John Sandweg, who ran ICE during the Obama administration, told BuzzFeed News that the guidelines issued Thursday were a necessary step to change the culture of the agency to focus on the quality of apprehensions instead of the numbers of people arrested and deported.
The challenge, Sandweg said, would come as the Biden administration implements its new priorities, as the public safety category is subjective. “This is putting a lot more trust in the agents’ approach,” he said, noting that immigrant advocates would likely be concerned about the new memo.
To that end, Sarah Deri Oshiro, managing director of the immigration practice at the Bronx Defenders, criticized the new guidelines for providing too much latitude to ICE officers.
“Over the past four years, we witnessed what happens when an administration empowers individual ICE officers to decide who merits detention and deportation: life-altering decisions are made arbitrarily; everyone is identified as an enforcement priority and people who have survived an interaction with the police are targeted for deportation without any consideration of the equities,” Oshiro said in a statement. “The final guidance issued by the Biden Administration feels no different. It places the burden on immigrants to prove their humanity and fails to provide concrete guidance for ICE officers exercising largely unchecked discretion when deciding whether to subject people to the cruelty of the deportation system.”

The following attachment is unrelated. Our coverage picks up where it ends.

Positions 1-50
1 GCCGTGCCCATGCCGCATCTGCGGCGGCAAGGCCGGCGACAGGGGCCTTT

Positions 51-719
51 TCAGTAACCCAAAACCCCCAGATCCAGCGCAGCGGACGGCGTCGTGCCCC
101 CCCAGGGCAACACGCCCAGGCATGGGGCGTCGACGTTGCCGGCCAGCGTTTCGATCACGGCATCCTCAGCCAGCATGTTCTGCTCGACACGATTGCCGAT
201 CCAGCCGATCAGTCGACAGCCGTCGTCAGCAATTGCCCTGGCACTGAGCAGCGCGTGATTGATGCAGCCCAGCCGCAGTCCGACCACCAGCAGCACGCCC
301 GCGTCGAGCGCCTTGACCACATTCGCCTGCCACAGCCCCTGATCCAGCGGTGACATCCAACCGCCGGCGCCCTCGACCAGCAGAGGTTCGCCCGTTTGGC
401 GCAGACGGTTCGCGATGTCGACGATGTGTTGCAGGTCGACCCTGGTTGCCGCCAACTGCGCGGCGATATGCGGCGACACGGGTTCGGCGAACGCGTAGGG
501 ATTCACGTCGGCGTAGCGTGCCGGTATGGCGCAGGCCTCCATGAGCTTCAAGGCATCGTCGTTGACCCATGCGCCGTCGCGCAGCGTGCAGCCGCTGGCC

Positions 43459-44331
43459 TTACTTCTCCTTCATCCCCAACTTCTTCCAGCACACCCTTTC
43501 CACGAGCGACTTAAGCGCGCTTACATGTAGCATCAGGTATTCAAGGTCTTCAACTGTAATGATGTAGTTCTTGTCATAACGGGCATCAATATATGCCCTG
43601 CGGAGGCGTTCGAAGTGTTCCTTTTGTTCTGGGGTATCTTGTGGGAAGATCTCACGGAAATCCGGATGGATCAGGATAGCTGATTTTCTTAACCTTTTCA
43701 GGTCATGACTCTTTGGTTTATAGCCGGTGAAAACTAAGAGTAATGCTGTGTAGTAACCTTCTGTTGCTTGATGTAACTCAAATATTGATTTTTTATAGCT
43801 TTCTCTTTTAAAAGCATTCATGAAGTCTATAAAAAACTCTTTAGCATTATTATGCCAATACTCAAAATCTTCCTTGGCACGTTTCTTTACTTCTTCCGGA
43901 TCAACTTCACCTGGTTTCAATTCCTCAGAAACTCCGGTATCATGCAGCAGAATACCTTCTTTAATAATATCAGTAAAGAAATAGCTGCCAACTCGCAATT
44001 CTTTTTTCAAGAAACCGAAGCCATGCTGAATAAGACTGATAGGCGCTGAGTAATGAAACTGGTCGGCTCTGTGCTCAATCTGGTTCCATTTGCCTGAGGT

The new memo comes weeks after a federal judge in Texas temporarily blocked ICE from enforcing the previous priorities. The decision was later mostly stayed by an appeals court panel in the 5th Circuit.
“I am grateful to the ICE personnel for their candor and openness in our discussions about their critical law enforcement mission,” Mayorkas said in a statement. “The new guidelines will enable our Department to most effectively accomplish our law enforcement mission and, at the same time, advance our country’s well-being by recognizing the invaluable contributions of millions of individuals who are part of the fabric of our communities. The guidelines will help us exercise our prosecutorial discretion to achieve justice.”